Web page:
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HOWTO_Samsung_ML-1710_with_Samba/CUPS

Contents

Introduction

Connecting a Samsung ML-1710 (now a legacy product) is much simpler than one would expect. This particular model uses USB 1.1, so everyone owning this product should be able to easily use this printer with any linux system using a 2.6 series kernel.

Aside from this HOWTO being specific to the Samsung ML-1710 printer, the network sharing aspect of this HOWTO is the same for all printers and should work for any printer being used.

Synopsis

What this HOWTO will do

  1. Install a Samsung ML-1710 legacy printer locally
  2. Configure node as print server to share printer via Samba to Windows Windows 2k/XP/2k3 clients
  3. Configure node as print server to share printer via CUPS to other local networked *NIX and Windows 2k/XP/2k3 clients

Required packages

Step by Step

  1. Install packages
  2. Configure Samba
  3. Configure CUPS
  4. Final Steps

Gentoo environment

System environment

This ML-1710 printer was configured on a stable x86 platform using kernel 2.6.10.

It is assumed, if you wish to implement this HOWTO, that you have a fully functioning Gentoo Linux system and some basic knowledge of networking and printers.

The Linux Kernel

First, you will need to verify whether you will need OHCI OR UHCI support. Because my board has the VIA chipset, I need UHCI support. To verify, you'll need to run the following command:

Code: sample lspci output
# lspci
0000:00:00.0 Host bridge: VIA Technologies, Inc. VT8375 [KM266/KL266] Host Bridge
0000:00:01.0 PCI bridge: VIA Technologies, Inc. VT8633 [Apollo Pro266 AGP]
0000:00:10.0 USB Controller: VIA Technologies, Inc. VT82xxxxx UHCI USB 1.1 Controller (rev 80)
0000:00:10.1 USB Controller: VIA Technologies, Inc. VT82xxxxx UHCI USB 1.1 Controller (rev 80)
0000:00:10.2 USB Controller: VIA Technologies, Inc. VT82xxxxx UHCI USB 1.1 Controller (rev 80)
0000:00:10.3 USB Controller: VIA Technologies, Inc. USB 2.0 (rev 82)
0000:00:11.0 ISA bridge: VIA Technologies, Inc. VT8235 ISA Bridge
0000:00:11.1 IDE interface: VIA Technologies, Inc. VT82C586A/B/VT82C686/A/B/VT823x/A/C PIPC Bus Master IDE (rev 06)
0000:00:11.5 Multimedia audio controller: VIA Technologies, Inc. VT8233/A/8235/8237 AC97 Audio Controller (rev 50)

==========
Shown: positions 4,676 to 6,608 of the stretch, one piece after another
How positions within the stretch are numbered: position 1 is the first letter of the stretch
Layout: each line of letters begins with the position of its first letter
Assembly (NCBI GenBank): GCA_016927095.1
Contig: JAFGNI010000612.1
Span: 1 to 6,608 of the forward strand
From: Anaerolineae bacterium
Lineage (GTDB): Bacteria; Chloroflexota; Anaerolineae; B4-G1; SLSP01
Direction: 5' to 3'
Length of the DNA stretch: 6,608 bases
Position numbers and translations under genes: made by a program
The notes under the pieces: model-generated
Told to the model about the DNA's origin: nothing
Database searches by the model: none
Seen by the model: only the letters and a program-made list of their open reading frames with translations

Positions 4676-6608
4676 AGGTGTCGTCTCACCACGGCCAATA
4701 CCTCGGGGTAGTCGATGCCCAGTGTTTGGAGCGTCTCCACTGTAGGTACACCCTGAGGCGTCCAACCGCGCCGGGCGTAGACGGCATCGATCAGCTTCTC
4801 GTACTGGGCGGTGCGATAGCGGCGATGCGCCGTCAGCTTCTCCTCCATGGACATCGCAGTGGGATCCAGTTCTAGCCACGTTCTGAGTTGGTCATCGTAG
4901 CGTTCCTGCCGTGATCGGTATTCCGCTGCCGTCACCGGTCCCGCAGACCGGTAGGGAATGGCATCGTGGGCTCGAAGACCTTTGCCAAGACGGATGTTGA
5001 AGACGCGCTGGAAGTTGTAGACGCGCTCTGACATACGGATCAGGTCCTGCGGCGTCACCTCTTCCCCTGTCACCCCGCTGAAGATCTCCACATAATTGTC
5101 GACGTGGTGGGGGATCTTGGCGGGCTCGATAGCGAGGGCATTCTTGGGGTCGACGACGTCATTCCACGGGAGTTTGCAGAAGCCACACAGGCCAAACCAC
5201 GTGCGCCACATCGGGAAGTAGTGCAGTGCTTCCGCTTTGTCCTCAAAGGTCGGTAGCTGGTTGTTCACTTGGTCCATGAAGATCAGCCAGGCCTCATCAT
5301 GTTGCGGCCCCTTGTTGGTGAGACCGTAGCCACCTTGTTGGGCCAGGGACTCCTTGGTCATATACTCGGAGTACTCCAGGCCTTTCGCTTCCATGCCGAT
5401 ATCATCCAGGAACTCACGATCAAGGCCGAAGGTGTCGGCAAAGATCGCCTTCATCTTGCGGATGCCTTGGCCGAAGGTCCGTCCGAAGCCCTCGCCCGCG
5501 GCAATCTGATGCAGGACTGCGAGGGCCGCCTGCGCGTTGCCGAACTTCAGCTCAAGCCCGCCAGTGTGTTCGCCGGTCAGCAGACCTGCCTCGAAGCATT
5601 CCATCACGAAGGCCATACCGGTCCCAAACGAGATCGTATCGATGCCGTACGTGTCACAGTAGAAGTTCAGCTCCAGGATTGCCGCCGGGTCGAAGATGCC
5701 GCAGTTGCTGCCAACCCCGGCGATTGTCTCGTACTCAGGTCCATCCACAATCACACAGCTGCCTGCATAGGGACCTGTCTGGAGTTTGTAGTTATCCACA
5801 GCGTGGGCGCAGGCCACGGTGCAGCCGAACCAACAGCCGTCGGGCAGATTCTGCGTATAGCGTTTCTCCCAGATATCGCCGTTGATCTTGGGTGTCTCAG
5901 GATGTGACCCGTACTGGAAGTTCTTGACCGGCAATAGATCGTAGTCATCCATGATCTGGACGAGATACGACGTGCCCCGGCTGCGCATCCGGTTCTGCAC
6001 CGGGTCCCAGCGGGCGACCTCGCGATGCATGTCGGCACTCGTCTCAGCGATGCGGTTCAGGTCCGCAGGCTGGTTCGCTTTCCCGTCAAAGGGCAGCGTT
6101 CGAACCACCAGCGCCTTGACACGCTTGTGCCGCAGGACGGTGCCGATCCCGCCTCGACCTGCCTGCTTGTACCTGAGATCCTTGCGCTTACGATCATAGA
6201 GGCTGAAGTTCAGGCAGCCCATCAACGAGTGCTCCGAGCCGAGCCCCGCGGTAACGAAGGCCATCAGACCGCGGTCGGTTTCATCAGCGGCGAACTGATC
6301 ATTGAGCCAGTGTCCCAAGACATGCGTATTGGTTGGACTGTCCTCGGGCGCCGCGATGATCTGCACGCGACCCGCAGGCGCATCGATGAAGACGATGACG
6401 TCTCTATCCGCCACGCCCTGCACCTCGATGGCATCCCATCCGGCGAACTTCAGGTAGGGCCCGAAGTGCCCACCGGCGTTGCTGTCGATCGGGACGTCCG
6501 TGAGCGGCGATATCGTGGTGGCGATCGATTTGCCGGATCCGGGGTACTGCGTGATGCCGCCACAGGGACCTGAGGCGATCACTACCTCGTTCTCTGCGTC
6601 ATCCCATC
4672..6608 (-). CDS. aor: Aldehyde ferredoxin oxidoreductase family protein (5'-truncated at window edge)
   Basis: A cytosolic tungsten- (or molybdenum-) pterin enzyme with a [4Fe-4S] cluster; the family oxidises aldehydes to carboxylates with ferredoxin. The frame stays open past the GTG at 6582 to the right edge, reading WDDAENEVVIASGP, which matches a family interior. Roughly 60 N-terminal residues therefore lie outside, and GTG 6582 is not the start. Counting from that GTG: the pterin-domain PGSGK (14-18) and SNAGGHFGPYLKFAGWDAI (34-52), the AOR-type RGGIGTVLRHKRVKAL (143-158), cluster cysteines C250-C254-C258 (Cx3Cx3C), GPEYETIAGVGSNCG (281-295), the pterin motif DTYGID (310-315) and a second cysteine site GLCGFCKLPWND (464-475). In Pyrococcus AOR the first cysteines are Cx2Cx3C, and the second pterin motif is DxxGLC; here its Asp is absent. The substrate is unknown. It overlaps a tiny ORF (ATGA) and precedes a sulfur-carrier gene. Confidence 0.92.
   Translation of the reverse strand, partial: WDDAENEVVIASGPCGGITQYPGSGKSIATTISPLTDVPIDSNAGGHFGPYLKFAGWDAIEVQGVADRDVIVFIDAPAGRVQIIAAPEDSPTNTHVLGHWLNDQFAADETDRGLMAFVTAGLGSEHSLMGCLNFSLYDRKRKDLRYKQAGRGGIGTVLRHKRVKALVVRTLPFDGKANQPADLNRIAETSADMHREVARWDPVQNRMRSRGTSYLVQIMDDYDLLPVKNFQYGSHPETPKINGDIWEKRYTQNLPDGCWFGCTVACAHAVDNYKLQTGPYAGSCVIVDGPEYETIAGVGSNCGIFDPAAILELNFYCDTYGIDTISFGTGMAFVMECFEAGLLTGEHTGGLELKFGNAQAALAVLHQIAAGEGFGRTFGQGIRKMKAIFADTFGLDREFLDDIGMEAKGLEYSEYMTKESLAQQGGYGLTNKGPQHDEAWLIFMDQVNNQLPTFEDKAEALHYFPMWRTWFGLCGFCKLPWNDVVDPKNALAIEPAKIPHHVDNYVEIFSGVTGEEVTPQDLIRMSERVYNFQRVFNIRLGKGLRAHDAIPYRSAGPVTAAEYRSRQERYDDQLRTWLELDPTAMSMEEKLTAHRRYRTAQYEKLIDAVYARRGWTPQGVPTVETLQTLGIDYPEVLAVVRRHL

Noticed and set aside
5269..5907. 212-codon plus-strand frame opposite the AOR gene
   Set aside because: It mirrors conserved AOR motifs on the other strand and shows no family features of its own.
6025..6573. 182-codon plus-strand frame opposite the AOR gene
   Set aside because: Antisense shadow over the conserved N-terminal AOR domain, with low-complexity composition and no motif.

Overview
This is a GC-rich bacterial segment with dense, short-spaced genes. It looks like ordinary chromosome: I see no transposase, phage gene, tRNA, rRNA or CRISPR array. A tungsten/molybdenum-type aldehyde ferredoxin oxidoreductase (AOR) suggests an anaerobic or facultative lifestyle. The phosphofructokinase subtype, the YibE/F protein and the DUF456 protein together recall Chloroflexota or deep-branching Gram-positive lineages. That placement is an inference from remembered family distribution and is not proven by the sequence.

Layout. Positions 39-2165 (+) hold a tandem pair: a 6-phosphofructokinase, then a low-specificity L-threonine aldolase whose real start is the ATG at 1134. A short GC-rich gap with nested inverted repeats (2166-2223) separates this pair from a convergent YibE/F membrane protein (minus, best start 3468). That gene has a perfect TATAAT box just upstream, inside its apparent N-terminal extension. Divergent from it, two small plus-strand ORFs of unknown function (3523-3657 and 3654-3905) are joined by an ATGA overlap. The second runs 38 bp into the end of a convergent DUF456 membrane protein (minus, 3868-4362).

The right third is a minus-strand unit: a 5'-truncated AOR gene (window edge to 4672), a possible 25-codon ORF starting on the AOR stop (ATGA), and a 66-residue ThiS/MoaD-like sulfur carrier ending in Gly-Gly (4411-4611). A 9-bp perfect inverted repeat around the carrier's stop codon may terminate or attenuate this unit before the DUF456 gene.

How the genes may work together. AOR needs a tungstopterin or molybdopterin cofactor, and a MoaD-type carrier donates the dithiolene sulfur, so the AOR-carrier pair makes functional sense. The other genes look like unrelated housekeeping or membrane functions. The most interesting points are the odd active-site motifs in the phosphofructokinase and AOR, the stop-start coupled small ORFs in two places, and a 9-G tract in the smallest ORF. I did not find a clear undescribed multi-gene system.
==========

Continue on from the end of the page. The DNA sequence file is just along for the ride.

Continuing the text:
0000:00:12.0 Ethernet controller: VIA Technologies, Inc. VT6102 [Rhine-II] (rev 74)
0000:01:00.0 VGA compatible controller: S3 Inc. VT8375 [ProSavage8 KM266/KL266]

Next, you will need to make sure USB support is compiled into your kernel. This printer supports USB 1.1 so you do not need to worry about having USB 2.0 support (unless you have other devices that can take advantage of the 2.0 technology). I prefer compiling support into my kernel as opposed to making modules. The choice is yours.

Linux Kernel Configuration: Required Kernel options

For USB print support

Device Drivers -> USB Support
<*> Support for Host-side USB
<*> EHCI HCD (USB 2.0) support
[ ]   Full speed ISO transactions (EXPERIMENTAL)
[ ]   Root Hub Transaction Translators (EXPERIMENTAL)
< > OHCI HCD support
<*> UHCI HCD (most Intel and VIA) support
<*> USB Printer support

After making your changes, you will need to reboot if you compiled USB support into the kernel, otherwise you do not need to reboot. Instead, load the printer module:

Code: Load Module
modprobe usblp

USE flags

There are a few choices that can be implemented for this printer. You can set it up to be used only by the local computer to which it is connected or you can share it over your local network to other linux clients as well as Windows clients. Since this HOWTO covers setting up the printer for network access, we have to install Samba (for print sharing with Windows 9x clients). CUPS is required. Footmatic and dependencies are also required.

You will need to enable the following USE flags. In the file below, add the following variables to USE="":

File: /etc/make.conf
-acl cups -debug -doc -kerberos -ldap -libclamav -mysql -oav pam -postgres-python -quotas readline -selinux -winbind -xml -xml2 nls samba slp ssl ppds

The best USE flag customisation can be done by editing /etc/portage/package.use. Should this file not exist, simply create it. This is my method. My USE variable in /etc/make.conf is unset.

File: /etc/portage/package.use
net-fs/samba -acl cups -debug -doc -kerberos -ldap -libclamav -mysql -oav pam -postgres-python -quotas readline -selinux -winbind -xml -xml2